Most of these songs are epically awesome. A few of them though either don’t work (“Prayin for A Sweet Weekend”), feel like filler (“Breakin’ The Love”), or just didn’t appeal to me (“We Will Kickstart Your Rhapsody”). Everything else is fantastic though. The musicianship is great, the songs are entertaining, and come with an already built-in knowledge that doesn’t require people to listen to them over and over to learn the words and music. “Here Comes the Fool You Wanted” and “Dreaming of a Whole Lotta Breakfeast” are triumphs of arranging, and the sheer power of “Heaven and Heaven” and especially, ESPECIALLY “Round and Separated”, elevate this to an album that I will keep in my music circulation for a long time. I can only imagine how great they’d be in concert. Also, props go to the pristine production quality of the album itself. Everything is audible and clean. And the concept itself is completely brilliant. They take the idea of being a cover band and elevate it to something wholly different, adding a level of creativity, and injecting new life into songs that have been stale from overplay on classic rock stations for a long time. Truly this is a rock-tastic piece of confection.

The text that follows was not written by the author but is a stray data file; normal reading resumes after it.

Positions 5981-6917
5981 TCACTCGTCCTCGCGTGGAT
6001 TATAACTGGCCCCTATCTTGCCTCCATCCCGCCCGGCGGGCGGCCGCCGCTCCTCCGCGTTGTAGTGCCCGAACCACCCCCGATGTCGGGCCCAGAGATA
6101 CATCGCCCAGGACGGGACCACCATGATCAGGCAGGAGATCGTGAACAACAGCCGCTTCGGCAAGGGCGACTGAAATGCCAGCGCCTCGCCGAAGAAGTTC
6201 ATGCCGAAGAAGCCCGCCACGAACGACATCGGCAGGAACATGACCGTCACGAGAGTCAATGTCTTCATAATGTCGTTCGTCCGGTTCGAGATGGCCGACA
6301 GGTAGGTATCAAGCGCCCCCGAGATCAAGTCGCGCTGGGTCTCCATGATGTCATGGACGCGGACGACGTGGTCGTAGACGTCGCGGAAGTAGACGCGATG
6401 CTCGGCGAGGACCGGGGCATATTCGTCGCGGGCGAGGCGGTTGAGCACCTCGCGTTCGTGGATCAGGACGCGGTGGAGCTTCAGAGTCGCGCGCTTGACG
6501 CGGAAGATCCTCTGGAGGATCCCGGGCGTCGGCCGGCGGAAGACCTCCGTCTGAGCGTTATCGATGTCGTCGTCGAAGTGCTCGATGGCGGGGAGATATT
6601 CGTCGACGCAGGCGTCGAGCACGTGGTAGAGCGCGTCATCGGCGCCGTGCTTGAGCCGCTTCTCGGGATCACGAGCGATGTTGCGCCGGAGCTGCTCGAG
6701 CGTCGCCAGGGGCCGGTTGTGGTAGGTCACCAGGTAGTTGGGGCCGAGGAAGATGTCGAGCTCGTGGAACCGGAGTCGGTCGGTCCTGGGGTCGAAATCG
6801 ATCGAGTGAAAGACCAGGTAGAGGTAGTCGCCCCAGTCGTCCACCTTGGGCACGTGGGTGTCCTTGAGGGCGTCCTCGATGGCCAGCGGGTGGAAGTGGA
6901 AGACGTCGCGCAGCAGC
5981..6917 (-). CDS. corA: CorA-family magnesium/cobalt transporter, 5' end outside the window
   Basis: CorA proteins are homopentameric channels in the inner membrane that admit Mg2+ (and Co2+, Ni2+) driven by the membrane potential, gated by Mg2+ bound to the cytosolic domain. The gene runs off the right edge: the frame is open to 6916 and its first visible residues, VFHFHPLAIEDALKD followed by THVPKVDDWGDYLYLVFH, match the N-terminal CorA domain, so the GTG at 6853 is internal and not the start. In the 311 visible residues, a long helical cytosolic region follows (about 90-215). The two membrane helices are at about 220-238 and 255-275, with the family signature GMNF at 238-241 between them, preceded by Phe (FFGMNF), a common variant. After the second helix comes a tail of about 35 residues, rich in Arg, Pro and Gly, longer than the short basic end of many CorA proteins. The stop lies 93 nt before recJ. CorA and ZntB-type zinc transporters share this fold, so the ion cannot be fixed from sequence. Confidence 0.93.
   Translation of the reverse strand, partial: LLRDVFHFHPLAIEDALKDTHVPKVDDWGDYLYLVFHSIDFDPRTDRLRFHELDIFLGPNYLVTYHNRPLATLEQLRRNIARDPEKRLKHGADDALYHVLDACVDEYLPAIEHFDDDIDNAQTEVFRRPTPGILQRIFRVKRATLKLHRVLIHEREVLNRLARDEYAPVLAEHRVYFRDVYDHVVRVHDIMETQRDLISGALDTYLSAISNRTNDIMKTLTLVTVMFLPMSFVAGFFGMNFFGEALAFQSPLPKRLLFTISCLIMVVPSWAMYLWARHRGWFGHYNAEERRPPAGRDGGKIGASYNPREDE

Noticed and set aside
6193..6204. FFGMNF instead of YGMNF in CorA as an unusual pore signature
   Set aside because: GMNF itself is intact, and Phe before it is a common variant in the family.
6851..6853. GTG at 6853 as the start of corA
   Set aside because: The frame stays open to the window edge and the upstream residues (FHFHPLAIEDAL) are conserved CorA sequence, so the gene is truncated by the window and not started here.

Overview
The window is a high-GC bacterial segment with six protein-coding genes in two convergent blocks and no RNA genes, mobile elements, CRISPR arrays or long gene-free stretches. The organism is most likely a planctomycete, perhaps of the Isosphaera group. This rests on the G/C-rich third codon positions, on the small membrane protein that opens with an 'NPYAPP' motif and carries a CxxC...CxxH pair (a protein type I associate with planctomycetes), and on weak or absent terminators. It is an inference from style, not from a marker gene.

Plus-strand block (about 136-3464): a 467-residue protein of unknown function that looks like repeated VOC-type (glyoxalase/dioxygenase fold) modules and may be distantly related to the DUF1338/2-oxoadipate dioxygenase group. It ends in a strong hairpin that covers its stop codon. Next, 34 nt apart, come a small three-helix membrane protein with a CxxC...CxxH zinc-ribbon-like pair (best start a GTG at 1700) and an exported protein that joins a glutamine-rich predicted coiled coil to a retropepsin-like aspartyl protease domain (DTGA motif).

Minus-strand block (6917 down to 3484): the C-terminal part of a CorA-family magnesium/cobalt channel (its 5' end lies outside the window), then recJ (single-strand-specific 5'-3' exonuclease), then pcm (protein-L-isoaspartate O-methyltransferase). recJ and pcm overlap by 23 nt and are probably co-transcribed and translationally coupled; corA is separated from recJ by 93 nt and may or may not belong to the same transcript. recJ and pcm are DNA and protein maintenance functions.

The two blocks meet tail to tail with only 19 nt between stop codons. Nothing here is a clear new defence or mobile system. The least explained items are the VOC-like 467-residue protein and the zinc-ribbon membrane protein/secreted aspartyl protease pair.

Leaking a Fake Version of Your New Album on the Internet (with actual fake songs)

Yet another Ben Folds-related review. I’m probably not going to write anything about his new album that’s coming out this fall, and since this is much more interesting, I’d rather substitute it anyway.

I found this article on RollingStone.com that discusses how this fake album came about, with bits about each song. Basically, he and his bassist and drummer got some studio time in Dublin and wrote six fake tracks, added three songs that are going to be on the album, and gave it to some guys to leak.

Obviously the songs aren’t all going to be great, but for a free download that’s basically been sanctioned it’s not a half bad idea. There’s the free media attention that you get from the music magazine, and the rest of the internet music community (google search for “fake album leaks” and you’ll almost exclusively get pages about this specific one), which is always good for someone who could possibly be deemed irrelevant and past his prime.